Every year, floods kill more people than tornadoes and lightning combined. They can also inflict serious damage to homes and businesses, destroying walls, ceilings, floors, and other furnishings.
When water makes contact with the drywall in your walls and ceilings, it can cause them to bulge and become discolored and it might weaken the material until your walls collapse and fall apart.
Once you’ve been hit with a flood or severe weather, you might find yourself staring at puddles and wondering, “What now?”
It’s time to assess the water damage and repair it as soon as you can. The longer you wait, the more likely you are to have severe damage to your home. Plus, mold starts to grow after 24 hours–you don’t have time to wait.
As long as you have the right know-how, you can do water repairs yourself. Learn how to do DIY water damage repair with this step-by-step guide.
The Ultimate Guide to DIY Water Damage Repair
If you find yourself faced with light to moderate water damage, you don’t have to call in the professionals right away.
With the right tools, you can tackle the repair work yourself. Here’s how you can do it.
Step 1: Assess the Damage
First, make sure that the power to any outlets has been shut off at the circuit breaker. Then it’s time to look for the source of the leak.
Sometimes it will be pretty obvious–ceilings might sag or walls will be dripping water. You also might notice drywall sagging or crumbling. Other times, you might only notice smaller signs, like coffee-colored stains expanding over time.
It won’t always be easy to locate the exact source. Whether it’s a leaky roof or a broken pipe, water often travels further from where it originates. This means you’ll have to do some exploration.
At this point, you can assess the severity of the damage to determine whether or not you need professional help. You can also check your insurance to see if you can file a claim.
If there’s a large amount of black mold, severe damage to your home, or you can’t find the source of the water, it’s best to call in a professional.
Step 2: Dry Everything Out
Now it’s time to get rid of any moisture in your home as soon as possible. Even if your walls are just damp, mold can still grow over the next few days.
For smaller leaks, drying out the area is as simple as opening a few windows and using fans to circulate the air. If it’s a very small leak, something like a hairdryer will work.
For more serious damage, consider renting a large dehumidifier to make sure you thoroughly dry out the room. Bigger leaks can affect wood, carpet, and other materials besides the drywall–and you don’t want any moisture left behind.
Step 3: Remove the Damaged Drywall
Before you start, lay down a tarp to catch any drywall dust and debris. Be sure to wear safety goggles, gloves, and a dust mask for your protection.
Then examine the drywall to see how much damage has been done. It’s easiest to remove an entire drywall panel, but if only part of the panel is stained, you might be able to repair it by just cutting out the damaged portion.
Using a utility knife or keyhole saw, carefully cut around the rotted and damaged drywall. Try to cut in a square or rectangular shape–this will make it easier to replace later.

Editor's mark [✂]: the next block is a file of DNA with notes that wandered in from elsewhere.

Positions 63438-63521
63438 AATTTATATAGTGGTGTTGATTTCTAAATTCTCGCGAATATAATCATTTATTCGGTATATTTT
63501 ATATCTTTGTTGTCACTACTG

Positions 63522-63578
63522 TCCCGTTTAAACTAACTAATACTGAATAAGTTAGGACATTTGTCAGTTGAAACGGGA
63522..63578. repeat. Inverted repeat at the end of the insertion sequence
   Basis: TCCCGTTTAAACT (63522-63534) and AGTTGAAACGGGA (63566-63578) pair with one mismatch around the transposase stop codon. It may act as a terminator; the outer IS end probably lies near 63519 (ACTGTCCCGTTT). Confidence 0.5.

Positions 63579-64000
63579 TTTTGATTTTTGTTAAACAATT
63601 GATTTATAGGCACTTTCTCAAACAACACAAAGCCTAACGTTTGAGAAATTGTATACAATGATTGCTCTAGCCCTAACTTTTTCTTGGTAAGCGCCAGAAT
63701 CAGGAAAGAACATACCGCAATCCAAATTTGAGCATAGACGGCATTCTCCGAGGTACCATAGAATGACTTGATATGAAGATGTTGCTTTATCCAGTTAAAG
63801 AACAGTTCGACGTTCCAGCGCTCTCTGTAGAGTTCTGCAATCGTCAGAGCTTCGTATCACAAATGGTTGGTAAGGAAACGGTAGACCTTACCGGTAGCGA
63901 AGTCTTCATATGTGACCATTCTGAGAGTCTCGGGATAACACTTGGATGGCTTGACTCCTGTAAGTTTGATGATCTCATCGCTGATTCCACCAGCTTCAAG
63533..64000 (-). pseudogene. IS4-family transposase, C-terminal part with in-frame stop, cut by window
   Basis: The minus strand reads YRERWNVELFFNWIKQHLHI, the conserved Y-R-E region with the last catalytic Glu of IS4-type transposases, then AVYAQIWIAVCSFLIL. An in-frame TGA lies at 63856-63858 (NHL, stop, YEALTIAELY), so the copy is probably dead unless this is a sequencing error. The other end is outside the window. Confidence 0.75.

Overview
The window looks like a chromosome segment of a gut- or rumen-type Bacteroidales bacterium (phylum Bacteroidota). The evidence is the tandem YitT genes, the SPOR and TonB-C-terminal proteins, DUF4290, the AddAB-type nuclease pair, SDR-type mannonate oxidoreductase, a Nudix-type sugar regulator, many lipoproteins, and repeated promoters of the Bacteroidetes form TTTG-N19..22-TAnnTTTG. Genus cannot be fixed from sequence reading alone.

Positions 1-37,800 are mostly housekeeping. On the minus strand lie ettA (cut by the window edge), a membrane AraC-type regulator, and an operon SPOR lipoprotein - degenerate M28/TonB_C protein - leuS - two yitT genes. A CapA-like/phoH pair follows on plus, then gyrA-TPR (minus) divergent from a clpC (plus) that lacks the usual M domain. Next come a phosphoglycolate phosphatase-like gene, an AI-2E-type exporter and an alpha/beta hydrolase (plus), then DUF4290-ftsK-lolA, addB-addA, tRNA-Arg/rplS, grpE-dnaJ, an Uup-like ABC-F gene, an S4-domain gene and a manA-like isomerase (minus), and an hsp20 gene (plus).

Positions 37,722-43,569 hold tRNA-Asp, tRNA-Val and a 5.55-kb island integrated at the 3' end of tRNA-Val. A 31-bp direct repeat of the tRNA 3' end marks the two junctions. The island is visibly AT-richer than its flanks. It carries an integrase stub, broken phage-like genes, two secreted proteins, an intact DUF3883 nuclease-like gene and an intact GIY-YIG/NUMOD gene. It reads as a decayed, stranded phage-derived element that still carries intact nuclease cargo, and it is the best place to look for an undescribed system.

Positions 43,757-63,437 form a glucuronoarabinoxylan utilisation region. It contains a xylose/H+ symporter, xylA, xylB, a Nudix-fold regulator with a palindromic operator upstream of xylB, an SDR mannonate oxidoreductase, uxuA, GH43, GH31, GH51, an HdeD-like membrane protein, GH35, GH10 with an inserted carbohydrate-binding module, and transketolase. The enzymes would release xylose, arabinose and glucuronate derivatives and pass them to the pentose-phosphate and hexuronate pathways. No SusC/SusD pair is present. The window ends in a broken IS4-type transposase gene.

You can remove the drywall by hand or pry it out with a hammer or wrecking bar.
Step 4: Replace the Drywall
First, measure the square or rectangular area of the wall or ceiling that you cut out from the previous step. With those dimensions, cut out a replacement piece of drywall. Make sure to go a few inches larger than the hole.
Then, place the drywall up against the hole and trim to size with a utility knife.
Apply a thin layer of joint compound around the hole, and then place your patch inside. Using a putty knife, press the compound down into the wall. After it’s dried, sand lightly with fine-grit sandpaper, then apply one more layer of compound.
If the hole is larger than 6 inches, your patch might need more support. In this case, drill two small holes through the replacement drywall. Tie a piece of string through these holes and tie them to a stick. This stick should be kept on the front side–it’s a temporary way to steady the drywall while it dries.
Once you’ve placed the patch in the hole with the adhesive, twist the stick to apply pressure to the rear of the board. When the adhesive grips the patch, keep turning the stick clockwise to increase pressure. This will hold the board in place while the compound dries.
Step 5: Prime and Paint
Now it’s time to put on the finishing touches.
This is a good chance to seal and caulk your new materials to help reduce the chance of future water damage.
Apply a primer to the new material, followed by a paint or stain. If you’re having trouble matching the color of your wall, you might have to repaint everything. If needed, apply a second layer after the first has dried.
The Bottom Line
Cleaning up after a flood or other water damage is a lot of work. You can easily tackle minor water repair yourself, but the cost of your supplies and time can stack up quickly.
Looking for professional help? Our water damage restoration services can help make your home or business as good as new.